The Giant Flip-Dot Display At CES

Flip-dot displays are grand, especially this one which boasts 74,088 pixels! I once heard the hardware compared to e-ink. That’s actually a pretty good description since both use a pixel that is white on one side and black on the other, depend on a coil to change state, and only use electricity when flipping those bits.

What’s remarkable about this is the size of the installation. It occupied a huge curving wall on the ooVoo booth at 2015 CES. We wanted to hear more about the hardware so we reached out to them they didn’t disappoint. The ooVoo crew made time for a conference call which included [Pat Murray] who coordinated the build effort. That’s right, they built this thing — we had assumed it was a rental. [Matt Farrell] recounts that during conception, the team had asked themselves how an HD video chat for mobile company can show off display technology when juxtaposed with cutting edge 4k and 8k displays? We think the flip-dot was a perfect tack — I know I spent more time looking at this than at televisions.

Join us after the break for the skinny on how it was built, including pictures of the back side of the installation and video clips that you have to hear to believe.

Shockingly Short Development Time

Get this, conception to finished construction for the wall was just under two months. The first pitch for funding happened the last week of October and the rig was finished about a week before Christmas.

In the video below you can just make out the panels which make up the display. Each of them hosts a 28 by 14 grid of flip-dots. The panels are arranged in 21 columns of 9. This provides a black and white display resolution of 588×126. Cognitively, that’s horrible resolution. But the sheer size and novelty of the technology makes the 74,088 mechanical pixels look and sound stunning as they click their way from one state to the next.

Each module has a built-in controller which are commanded via serial. To gang 189 of them into a single display, [Pat] sourced some serial to Ethernet hardware from Grid Connect. These adapters report back to a single computer via 64 Ethernet cables. That box plays back a video file, adapting it on the fly using Adobe Air to send packets to the IP addresses of the Ethernet controllers.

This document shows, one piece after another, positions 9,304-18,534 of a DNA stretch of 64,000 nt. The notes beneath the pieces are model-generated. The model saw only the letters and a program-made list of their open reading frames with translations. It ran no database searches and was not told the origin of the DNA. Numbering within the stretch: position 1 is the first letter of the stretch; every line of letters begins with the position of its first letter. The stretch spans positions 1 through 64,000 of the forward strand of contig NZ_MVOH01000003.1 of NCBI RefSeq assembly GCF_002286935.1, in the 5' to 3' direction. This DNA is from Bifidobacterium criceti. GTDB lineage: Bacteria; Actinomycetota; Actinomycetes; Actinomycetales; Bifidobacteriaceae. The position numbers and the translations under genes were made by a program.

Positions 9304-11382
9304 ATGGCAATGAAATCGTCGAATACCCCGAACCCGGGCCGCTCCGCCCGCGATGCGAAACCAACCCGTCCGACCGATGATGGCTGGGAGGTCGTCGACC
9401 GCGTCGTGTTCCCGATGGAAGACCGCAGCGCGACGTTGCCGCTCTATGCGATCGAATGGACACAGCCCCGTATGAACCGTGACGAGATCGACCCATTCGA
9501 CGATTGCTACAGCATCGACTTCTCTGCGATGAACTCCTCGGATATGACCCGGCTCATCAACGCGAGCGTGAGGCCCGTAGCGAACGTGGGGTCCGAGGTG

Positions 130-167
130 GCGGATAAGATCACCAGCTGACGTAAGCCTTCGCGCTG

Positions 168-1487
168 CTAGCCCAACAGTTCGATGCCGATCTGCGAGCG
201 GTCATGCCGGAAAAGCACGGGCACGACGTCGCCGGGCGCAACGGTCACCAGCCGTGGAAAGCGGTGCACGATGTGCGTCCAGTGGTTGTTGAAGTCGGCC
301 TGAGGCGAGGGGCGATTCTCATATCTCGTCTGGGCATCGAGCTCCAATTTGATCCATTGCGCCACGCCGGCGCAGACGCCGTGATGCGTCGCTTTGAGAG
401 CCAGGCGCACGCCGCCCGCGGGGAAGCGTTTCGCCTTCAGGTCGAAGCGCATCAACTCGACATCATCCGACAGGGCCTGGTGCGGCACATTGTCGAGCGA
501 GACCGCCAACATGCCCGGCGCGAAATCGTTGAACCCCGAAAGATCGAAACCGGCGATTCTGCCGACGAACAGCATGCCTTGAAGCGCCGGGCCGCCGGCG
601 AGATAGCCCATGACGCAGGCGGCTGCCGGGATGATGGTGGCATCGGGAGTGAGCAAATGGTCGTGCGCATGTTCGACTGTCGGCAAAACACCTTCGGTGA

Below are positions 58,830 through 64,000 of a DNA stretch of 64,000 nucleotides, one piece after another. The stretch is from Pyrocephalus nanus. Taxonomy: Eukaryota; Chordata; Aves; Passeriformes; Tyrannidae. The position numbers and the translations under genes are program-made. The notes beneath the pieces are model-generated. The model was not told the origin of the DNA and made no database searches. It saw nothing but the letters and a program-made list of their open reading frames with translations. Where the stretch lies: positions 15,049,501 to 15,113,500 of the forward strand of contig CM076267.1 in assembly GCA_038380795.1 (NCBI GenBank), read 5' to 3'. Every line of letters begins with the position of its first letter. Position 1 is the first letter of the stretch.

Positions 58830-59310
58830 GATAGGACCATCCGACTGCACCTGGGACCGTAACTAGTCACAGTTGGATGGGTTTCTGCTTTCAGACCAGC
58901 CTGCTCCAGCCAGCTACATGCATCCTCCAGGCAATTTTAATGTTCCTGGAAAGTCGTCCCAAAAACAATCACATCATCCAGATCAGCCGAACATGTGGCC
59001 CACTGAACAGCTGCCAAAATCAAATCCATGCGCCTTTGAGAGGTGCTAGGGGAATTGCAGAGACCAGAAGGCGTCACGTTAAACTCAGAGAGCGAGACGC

All of this is supplied by a trio of 56A, 24V power supplies. At a refresh rate of 30fps, when flipping all the dots at once this is a max current draw of 189 panels * 0.680 Amps = 128.52A @ 24VDC (Same power as 28 Amps @ 110VAC = 3085W).

Making it Interactive

The display wasn’t just rolling video. Interspersed with ooVoo’s advertising these cartoon faces would emerge. Space evenly along the length of the display are PrimeSense depth cameras. [Pat] told us that these were chosen over the Kinect sensors because they are more suited for up-close facial recognition. In conjunction with Affectiva and Faceshift, your facial disposition is measured and translated to the cartoon character. Each sensor has its own Mac mini which parses the data and sends commands over the network to the box controlling the display.

Our European readers may get a chance to see this one in person. ooVoo will be taking the display to the Mobile World Congress in Barcelona, March second through the fifth.

55 thoughts on “The Giant Flip-Dot Display At CES

  1. eInk doesn’t use a coil (or magnetism). It pulls black dots through a white liquid using a charge differential. When the dots are pulled to the back it looks white, when pulled to the front it looks black.

      1. IIRC the magnetic ball technology failed on two fronts; they couldn’t get the magnetic domains small enough to get a decent resolution, and the balls didn’t always rotate properly so you’d get ‘noise’ in the display.

  2. But how does it work? Did they use off-the-shelf flip dots or assemble something from scracth? Do the dots rotate by magnetism or does a solenoid push/pull on a lever? drawing? detail pictures? please. I love flip-dots.

    BTW Alan is right. e-ink uses electrical charge to move particles, but the effect is the same as flip-dots.

          1. Trade show booths are shockingly expensive–it’s easy to spend tens of thousands of dollars on something completely bland and static that won’t get viral coverage outside the show. This at least got me to glance briefly at ooVoo which I wouldn’t have done otherwise.

          1. That was the very last animation we built! Designed out of necessity. It’s awesome that it turned out to be one of the most well-loved parts of the installation.

        1. As someone who has seen WAY too many lame booths, you’ve hacked yourself a good one, here. Well done, wish I’d been able to see it in person. And much respect to the folks who actually designed and built it. You’ve done WAY better than hiring a bunch of booth babes (an institution I wish would disappear).

      1. The tech is pretty much unchanged from what it was 50+ years ago. We actually had to replace a lot of panels and fix a lot of diodes and poor soldering connections. Given more time we would have fixed the dozen or so dead pixels.

  3. The dead pixels are one of the first things I saw! Man I hate how that is! Guess it comes from being an engineer and
    being obsessed by details all the time… Still really cool to watch and listen to though!

    1. Hey, aditya… enough already with your attempts to use the comment system to figure out if you can make your text change colors! post something at least borderline useful or go play with your crayons in the corner. please.

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